Exposing Fake Women’s Health Clinics 

By Elizabeth Arzt, NARAL Pro-Choice Virginia Communications Fellow

You’ve probably seen those billboards or online ads with messages like “Pregnant? Scared?” that advertise free pregnancy tests – but are otherwise vague about their mission and the services offered.

It’s a common advertising ploy used by anti-choice groups that call themselves “crisis pregnancy centers” (CPCs). These facilities pose as women’s health clinics then use lies and manipulation to dissuade women from considering their full range of reproductive options. Understanding CPCs is key to evaluating the scope and agenda of the anti-choice movement in Virginia and across the country.

In 2010 and again in 2013, NARAL Pro-Choice Virginia volunteers went undercover to understand what it’s like for women seeking counseling at Crisis Pregnancy Centers. We outlined our findings in an investigative report, Crisis Pregnancy Centers Revealed.

Last week, our Director of Advocacy and Communications, Alena Yarmosky, shared the investigation’s findings with a new group of enthusiastic volunteers and activists in a briefing and webinar.*

Here are my top takeaways:

CPCs pose as comprehensive health care clinics

CPCs don’t offer medical and social services provided by comprehensive health clinics, but they do offer free pregnancy tests and limited services to lure women into their facilities. They are also known to list themselves as abortion providers in the online directory, and may use ambiguous names with the hope that women will confuse them with a legitimate medical provider.

Virginia’s CPCs use medically inaccurate information to discourage women from ending their pregnancies.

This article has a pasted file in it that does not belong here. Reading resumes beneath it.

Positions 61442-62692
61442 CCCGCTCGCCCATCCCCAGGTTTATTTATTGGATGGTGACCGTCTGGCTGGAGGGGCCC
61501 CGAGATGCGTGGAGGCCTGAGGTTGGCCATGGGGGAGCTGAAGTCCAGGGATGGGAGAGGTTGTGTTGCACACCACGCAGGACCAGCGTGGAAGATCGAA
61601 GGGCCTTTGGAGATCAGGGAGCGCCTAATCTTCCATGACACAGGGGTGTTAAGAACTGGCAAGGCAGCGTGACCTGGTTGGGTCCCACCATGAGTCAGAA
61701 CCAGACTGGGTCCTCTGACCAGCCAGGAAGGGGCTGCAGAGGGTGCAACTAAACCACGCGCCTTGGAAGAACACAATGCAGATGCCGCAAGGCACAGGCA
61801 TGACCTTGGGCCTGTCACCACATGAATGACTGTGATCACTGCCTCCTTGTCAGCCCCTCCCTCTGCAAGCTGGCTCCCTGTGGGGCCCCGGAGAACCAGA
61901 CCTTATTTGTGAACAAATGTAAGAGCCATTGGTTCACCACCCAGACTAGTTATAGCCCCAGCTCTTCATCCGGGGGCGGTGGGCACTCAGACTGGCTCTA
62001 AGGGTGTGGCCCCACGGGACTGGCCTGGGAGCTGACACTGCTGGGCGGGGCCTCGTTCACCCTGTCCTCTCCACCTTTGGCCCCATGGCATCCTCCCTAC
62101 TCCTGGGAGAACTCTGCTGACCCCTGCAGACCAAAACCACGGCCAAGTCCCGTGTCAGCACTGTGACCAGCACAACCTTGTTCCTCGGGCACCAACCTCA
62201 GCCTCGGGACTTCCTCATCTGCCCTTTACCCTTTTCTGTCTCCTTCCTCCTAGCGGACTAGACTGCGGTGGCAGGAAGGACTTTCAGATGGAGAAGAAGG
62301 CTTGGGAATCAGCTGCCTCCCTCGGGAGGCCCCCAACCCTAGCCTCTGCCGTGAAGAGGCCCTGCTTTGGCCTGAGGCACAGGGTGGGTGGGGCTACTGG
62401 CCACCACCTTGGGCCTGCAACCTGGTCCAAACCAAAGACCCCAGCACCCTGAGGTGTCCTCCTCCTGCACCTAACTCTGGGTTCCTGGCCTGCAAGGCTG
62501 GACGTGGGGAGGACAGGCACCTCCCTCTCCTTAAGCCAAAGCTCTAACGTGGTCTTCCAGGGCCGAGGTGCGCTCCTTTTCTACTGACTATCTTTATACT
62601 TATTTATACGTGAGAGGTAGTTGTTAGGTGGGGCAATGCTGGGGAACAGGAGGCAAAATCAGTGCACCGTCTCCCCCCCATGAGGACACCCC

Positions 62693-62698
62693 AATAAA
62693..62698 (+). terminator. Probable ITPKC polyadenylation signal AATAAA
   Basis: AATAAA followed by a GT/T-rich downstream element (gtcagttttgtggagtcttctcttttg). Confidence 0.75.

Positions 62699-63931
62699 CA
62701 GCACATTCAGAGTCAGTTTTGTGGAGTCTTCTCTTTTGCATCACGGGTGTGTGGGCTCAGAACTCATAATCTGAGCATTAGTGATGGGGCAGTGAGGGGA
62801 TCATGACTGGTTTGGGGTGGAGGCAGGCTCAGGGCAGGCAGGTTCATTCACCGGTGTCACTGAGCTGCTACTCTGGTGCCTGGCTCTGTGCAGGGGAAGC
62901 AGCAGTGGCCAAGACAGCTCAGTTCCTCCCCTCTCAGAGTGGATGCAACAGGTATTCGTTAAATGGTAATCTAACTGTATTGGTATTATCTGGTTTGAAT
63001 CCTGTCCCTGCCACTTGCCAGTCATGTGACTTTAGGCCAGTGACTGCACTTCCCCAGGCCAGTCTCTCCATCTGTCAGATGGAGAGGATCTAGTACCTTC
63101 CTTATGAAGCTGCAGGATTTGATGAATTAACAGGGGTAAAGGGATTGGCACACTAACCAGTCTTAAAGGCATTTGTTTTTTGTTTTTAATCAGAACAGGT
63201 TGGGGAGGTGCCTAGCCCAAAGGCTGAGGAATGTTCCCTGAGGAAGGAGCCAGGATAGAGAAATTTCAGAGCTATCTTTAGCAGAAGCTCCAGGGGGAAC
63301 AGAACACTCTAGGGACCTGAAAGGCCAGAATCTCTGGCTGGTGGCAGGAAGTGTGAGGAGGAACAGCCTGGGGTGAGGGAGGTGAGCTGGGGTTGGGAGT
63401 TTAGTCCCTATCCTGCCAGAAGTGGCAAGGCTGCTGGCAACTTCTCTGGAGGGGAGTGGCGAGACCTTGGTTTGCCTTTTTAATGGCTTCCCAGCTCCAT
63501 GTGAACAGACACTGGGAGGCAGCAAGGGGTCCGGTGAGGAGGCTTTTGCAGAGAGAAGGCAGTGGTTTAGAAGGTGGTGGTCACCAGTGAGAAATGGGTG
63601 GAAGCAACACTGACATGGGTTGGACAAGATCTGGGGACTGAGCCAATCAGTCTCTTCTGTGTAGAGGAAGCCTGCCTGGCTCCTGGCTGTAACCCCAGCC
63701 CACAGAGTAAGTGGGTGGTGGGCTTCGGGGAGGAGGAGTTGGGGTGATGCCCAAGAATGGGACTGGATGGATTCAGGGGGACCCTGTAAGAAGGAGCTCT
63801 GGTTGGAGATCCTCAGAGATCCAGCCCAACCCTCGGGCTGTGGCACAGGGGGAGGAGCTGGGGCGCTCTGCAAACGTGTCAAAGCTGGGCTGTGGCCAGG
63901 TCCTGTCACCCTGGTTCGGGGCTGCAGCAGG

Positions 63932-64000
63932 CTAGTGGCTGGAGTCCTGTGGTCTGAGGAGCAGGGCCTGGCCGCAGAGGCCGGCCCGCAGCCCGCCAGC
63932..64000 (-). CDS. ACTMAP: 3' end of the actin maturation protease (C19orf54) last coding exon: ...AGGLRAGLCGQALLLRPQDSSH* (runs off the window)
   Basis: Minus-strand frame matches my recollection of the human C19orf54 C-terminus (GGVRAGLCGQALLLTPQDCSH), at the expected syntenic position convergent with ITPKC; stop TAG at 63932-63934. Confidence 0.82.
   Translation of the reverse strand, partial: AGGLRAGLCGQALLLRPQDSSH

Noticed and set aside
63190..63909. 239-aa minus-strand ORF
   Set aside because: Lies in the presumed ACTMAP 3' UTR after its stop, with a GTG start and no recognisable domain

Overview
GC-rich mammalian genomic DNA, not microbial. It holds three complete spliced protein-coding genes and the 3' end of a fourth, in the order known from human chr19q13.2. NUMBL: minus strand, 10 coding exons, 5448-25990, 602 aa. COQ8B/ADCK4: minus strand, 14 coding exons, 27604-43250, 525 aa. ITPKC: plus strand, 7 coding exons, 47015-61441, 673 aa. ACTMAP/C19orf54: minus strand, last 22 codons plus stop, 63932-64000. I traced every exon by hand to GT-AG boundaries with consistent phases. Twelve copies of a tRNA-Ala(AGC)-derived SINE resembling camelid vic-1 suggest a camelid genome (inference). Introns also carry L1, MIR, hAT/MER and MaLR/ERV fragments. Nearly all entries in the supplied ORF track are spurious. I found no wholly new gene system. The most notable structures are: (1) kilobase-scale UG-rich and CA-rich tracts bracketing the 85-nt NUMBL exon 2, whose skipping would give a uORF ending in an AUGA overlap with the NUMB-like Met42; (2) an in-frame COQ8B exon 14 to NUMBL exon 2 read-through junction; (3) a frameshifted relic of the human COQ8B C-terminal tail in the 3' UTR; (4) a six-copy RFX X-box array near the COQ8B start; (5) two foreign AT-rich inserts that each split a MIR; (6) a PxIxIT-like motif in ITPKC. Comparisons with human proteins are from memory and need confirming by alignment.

The investigation found that of the 56 centers identified, an astounding 40 facilities shared some degree of distorted medical information. They suggested that women who have abortions can get eating disorders, become alcoholic, drug addict, or that abortion could lead to infertility. One investigator reported, “The counselor said if I am a certain blood type, an abortion could cause my body to create antibodies that would attack my baby the next time I got pregnant.”

CPCs target underserved populations

CPCs target groups that are the most underserved by the current health-care system including, women of color, college students, and low income women.  CPCs are targeting these women by offering free services, strategic locations and market-specific ads showing young women of color seeking help.

Virginia’s mandatory ultrasound law benefits CPCs

In 2012, Virginia passed a law requiring women to undergo a transabdominal ultrasound and wait at least 24 hours before having an abortion. Abortion providers must present all women seeking an abortion with a list of no-cost ultrasound providers. This means the Virginia Department of Health has been using state resources to refer women to crisis pregnancy centers.  The mandatory ultrasound law actually incorporates deceptive CPCs into the Virginia health system.

CPCs advertise to scared women who need help, and claim to offer objective guidance when they have a clear agenda.  We can all agree it’s wrong to shame someone seeking guidance. Anyone seeking healthcare services should receive sound, unbiased and all-encompassing information.  Women facing unintended pregnancy deserve no less.

*We’re always happy to present our report to new groups! If you’d like to set up a CPCs Exposed briefing or webinar for your group, please contact Nicole Grim at nicole@naralva.org.


One Comment Add yours

  1. Ann Covalt says:

    Have been wondering: HIPPA (The Health Insurance Portability and Accountability Act of 1996) — as well as the Geneva Conventions — rightly allow people to refuse treatment for obvious reasons of human rights. Wouldn’t these documents allow, e.g., VA women to refuse (unnecessary and highly intrusive) ultrasounds mandated by the state?

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